Once onboard as we shared sandwiches and a bottle of wine, we were reminded momentarily of our perfect day on the Med a few years ago.  But we didn’t have to travel to Monaco for it.

Halifax's waterfront: Historic Properties, the Marriott Hotel and Purdy's Wharf office towers beyond.
Halifax’s waterfront: Historic Properties, the Marriott Hotel and Purdy’s Wharf office towers beyond.

If you’ve traveled widely and have had the good fortune to see other harbors around the world, Halifax might seem diminutive by comparison to, say, Sydney, Australia (click here to see our entry into Sydney Harbor by cruise ship last winter), but there is something about the very compactness of the city and the elegance of the two suspension bridge spans that join the two sides of the city.  The air is clear and clean, and the other water traffic varied and interesting.

Just off the dock and we motored past Theodore Tugboat of television fame.  It might surprise travelers with children who love Theodore to know that he is a product of Halifax.  Indeed, the harbor where this children’s TV celebrity plies his trade on any given foggy day is a replica of this very harbor.  (If you don’t know Theodore, read all the way to the bottom and then watch him in action!)

You can even tour the harbor on Theodore Too.
You can even tour the harbor on Theodore Too.

Then, of course there are the varied tour boats.  The first one we see is a large sailing vessel, followed by the inevitable amphibious vehicle that tours locals and tourists alike not only on the harbor water, but also on the city streets.  In Halifax it’s the Harbour Hippo.

Just past the waterfront Historic Properties , the Marriott Hotel and the casino, we motored past numerous naval vessels (Halifax is home to Canada’s Atlantic fleet) and pleasure craft of various kinds and sizes.  We motored under both bridges and around what’s called Bedford Basin then back past the downtown and around into what is known as the Northwest Arm.

The main downtown portion of the city is on a peninsula that runs between the harbor and the Arm which is home to waterfront mansions and the Yacht clubs where dozens of tiny sail boats scurried across in front of us – ten-year-olds at the helms as they learned the fine points of sailing.

The Harbour Hopper: need we say more?
The Harbour Hopper: need we say more?
Motoring into "The Arm."
Motoring into “The Arm.”

 

The best bargain way to see the city from the water is to hop on the Halifax-Dartmouth ferry for a return trip.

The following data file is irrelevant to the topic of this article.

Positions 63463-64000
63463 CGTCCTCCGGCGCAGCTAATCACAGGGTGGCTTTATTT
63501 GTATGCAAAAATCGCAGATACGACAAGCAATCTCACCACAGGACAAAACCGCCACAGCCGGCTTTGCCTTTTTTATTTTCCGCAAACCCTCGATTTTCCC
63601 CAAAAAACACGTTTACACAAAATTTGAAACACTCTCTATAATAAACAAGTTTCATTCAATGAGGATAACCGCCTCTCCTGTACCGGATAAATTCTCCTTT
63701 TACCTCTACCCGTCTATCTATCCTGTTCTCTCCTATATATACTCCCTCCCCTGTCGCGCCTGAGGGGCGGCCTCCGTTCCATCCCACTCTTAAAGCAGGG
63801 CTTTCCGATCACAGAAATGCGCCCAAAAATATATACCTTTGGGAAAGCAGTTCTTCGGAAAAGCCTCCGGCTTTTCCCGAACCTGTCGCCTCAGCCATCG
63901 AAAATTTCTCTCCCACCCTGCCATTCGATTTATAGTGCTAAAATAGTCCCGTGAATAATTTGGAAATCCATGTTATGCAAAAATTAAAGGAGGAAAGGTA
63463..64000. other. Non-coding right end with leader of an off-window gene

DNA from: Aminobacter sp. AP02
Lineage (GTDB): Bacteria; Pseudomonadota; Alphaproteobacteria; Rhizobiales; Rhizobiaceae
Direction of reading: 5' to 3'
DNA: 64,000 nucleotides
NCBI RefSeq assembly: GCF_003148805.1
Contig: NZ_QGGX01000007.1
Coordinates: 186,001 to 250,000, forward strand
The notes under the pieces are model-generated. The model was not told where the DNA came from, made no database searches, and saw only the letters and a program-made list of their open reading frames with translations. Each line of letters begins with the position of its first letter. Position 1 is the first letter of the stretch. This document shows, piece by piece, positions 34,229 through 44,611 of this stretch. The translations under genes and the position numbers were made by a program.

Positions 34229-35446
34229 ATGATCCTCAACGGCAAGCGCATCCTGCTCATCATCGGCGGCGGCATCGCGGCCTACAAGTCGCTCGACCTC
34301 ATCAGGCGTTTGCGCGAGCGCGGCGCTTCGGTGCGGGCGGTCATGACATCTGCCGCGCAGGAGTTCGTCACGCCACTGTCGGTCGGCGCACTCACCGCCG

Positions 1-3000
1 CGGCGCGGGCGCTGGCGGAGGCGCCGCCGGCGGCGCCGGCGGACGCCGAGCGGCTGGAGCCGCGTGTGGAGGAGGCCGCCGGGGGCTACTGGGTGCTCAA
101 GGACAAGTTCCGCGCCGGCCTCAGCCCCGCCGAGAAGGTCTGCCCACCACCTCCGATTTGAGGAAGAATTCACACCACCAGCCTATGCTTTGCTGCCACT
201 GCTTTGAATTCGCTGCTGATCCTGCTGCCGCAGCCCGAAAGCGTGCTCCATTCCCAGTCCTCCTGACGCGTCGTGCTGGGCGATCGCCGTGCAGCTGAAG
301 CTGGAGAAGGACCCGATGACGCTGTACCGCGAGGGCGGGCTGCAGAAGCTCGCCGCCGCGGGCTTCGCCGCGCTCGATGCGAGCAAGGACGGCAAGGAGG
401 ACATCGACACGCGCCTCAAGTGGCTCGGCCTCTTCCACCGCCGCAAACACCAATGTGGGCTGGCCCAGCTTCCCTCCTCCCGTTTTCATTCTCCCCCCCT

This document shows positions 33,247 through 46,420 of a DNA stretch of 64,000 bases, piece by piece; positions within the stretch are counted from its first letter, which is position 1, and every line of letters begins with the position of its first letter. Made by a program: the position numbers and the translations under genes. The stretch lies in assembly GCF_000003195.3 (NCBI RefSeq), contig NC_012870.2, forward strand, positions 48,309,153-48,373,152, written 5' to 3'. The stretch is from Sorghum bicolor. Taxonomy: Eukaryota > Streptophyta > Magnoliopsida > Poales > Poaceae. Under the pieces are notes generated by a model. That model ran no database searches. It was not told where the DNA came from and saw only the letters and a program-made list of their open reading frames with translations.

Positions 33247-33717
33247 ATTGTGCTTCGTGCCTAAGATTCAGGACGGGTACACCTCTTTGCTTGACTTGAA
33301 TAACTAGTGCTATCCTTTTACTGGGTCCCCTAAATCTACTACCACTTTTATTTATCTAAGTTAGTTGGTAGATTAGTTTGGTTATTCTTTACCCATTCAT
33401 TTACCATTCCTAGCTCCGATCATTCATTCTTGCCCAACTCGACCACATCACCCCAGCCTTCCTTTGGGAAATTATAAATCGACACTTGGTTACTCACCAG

The best bargain way to see the city from the water is to hop on the Halifax-Dartmouth ferry for a return trip.

 

A "mansion" on the Arm
A “mansion” on the Arm
The "Dingle Tower" & looking back out to sea from the Northwest Arm.
The “Dingle Tower” & looking back out to sea from the Northwest Arm.

Coastal cities have a vibe that’s different from the land-locked variety.  Maybe it’s the salt air and the ubiquitous seagulls.  Maybe it’s the way the sun sparkles off the water creating a sheet of diamonds.  Or maybe it’s just that there’s a kind of romance to a coastal life.  We just think it’s ‘cooler.’

Now, if you’d like to see how Theodore Tugboat sees Halifax…

So many beaches, so little time: The travel dreams of many

The deserted beach ringing the tiny Caribbean island of Barbuda just coming into view as we approach from Antigua via fast ferry.
The deserted beach ringing the tiny Caribbean island of Barbuda just coming into view as we approach from Antigua via fast ferry.

What is it about beaches?  When we want to conjure relaxing thoughts, we often find our minds wandering to the sounds of the waves rolling in and out, the wind, the seagulls.  There’s just something about them, and this world is full of extraordinary swaths of sand that beckon travelers.  Our recent return from the South Pacific and Australia with the plethora of beaches inspired us to pause and consider beaches we’ve walked – because, make no mistake about it , we prefer to walk a beach rather than lie on one – and beaches we’ll walk in the future.

Our most recent beach experience was Manly Beach in Sydney, Australia, the subject of our most recent video.  An urban beach, it really does go for miles and the boardwalk is a magnificent way to see it in its entirety.  And Manly did remind us a bit of Waikiki, which for all it has to recommend it, is not one of our very favorites.  So, we started to think, what were our favorite beaches?

Barbuda
Barbuda

A few years back we spent some time at the St. James’s Club, a wonderful resort in Antigua.  With its crescent-shaped beach within a lagoon, it offered many of the beach-side amenities everyone craves.  However, it wasn’t especially long, had little wave action and was bordered by the resort.  That trip, however, did take us to a beach that holds some our best beach memories.  We decided to take a trip to Barbuda.

We embarked the fast ferry, known to us now as “the vomit comet” (we were thankfully among the few who did not…well, you know) that beached itself along the deserted shores of the tiny island of Barbuda.  Although there are a couple of small, low-rise hotels along the beach, for the most part it was completely deserted.  We walked for kilometers in the sun listening to the sea roll in and out.  It was heaven.  Even now, years later, as we think about that day at the beach, we relax and breathe deeply.